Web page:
It called to mind something ancient, something pre-evolutionary, or else perhaps a mark of photosynthesis, and he realised to his surprise that there was nothing at all sexual about it; it was more vegetal than sexual.
We'd like to recommend Han Kang as our author for International Women's Day. Her novel, The Vegetarian, begins when Yeong-hye decides to stop eating meat: a simple decision which spirals into something devastating and unstoppable.
At the Cake Shop, we were initially drawn to the book for it's cover – beautiful flowers which, upon second glance, turn out to be unsettlingly hybridised with meat and body parts. The writing lives up to this strange promise. It's brutal, evocative, sensual, ripe, bewildering.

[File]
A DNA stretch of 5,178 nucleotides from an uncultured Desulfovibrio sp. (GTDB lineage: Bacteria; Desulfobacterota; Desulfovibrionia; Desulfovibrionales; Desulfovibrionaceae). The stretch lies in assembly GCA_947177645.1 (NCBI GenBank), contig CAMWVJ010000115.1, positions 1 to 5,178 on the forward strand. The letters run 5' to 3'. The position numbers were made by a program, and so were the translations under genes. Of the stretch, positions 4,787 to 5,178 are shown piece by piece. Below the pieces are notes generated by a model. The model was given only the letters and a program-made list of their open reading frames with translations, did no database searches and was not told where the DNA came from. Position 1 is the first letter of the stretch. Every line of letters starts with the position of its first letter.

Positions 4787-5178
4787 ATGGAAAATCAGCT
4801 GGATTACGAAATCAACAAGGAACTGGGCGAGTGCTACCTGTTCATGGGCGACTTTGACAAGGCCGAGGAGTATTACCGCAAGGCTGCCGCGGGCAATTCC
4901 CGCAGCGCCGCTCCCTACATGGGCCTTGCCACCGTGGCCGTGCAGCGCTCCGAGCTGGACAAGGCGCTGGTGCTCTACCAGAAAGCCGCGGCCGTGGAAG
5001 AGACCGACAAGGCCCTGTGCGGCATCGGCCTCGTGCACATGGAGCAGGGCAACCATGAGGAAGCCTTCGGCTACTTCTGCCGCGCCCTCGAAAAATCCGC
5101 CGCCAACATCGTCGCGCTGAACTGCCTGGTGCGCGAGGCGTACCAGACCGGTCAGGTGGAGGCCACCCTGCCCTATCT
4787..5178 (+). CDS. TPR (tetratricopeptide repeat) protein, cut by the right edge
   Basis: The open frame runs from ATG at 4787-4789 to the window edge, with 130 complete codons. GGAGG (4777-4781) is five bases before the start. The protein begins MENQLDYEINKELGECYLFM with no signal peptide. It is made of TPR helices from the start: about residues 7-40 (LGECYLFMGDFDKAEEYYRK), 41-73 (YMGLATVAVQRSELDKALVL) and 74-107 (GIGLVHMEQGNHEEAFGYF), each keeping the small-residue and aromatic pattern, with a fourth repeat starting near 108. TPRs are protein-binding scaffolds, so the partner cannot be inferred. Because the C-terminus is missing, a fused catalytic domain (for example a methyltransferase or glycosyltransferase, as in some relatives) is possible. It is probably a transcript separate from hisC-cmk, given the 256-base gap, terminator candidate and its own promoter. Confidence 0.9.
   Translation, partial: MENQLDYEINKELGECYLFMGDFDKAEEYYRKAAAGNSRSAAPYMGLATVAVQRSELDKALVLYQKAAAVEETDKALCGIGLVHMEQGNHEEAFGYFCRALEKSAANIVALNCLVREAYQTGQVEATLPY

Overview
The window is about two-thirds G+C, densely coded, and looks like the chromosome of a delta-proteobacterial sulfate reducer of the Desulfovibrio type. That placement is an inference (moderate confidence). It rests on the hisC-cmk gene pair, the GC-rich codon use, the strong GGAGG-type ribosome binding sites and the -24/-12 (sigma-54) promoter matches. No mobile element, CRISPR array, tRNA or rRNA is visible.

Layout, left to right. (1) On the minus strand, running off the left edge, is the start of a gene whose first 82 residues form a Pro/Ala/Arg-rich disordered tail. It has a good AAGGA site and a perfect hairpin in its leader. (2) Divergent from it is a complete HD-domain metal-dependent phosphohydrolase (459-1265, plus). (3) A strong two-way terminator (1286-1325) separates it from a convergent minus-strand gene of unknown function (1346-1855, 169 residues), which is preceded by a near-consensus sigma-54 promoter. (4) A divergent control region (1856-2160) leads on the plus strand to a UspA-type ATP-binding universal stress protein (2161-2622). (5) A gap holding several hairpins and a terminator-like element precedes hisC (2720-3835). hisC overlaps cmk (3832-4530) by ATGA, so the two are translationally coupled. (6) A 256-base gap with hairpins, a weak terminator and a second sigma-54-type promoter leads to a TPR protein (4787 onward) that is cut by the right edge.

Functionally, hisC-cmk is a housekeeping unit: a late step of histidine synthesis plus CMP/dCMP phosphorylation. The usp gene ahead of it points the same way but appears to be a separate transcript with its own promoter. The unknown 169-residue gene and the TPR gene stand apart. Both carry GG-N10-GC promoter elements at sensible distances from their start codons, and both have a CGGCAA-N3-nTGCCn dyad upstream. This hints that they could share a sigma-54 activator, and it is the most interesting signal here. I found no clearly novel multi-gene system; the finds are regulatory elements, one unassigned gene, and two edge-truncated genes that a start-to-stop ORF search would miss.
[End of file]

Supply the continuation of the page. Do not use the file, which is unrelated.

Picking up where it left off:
The descriptions of food are particularly visceral, standing out against the bleakness of Yeong-hye's everyday life and the formality of the society she lives in. The book is a reminder of how political food can be: hunger strike has always been a way for the powerless to take control, a resistance through refusal. At the centre of the book is a woman who does resist – who takes her body for herself with a terrifying logic.
In-hye gently rubs a piece of melon against her sister's lips. She tries to use two of her finger to part Yeong-hye's lips, but her mouth is shut tight... Dazed, she examines the hot anger that is boiling up inside her like spume.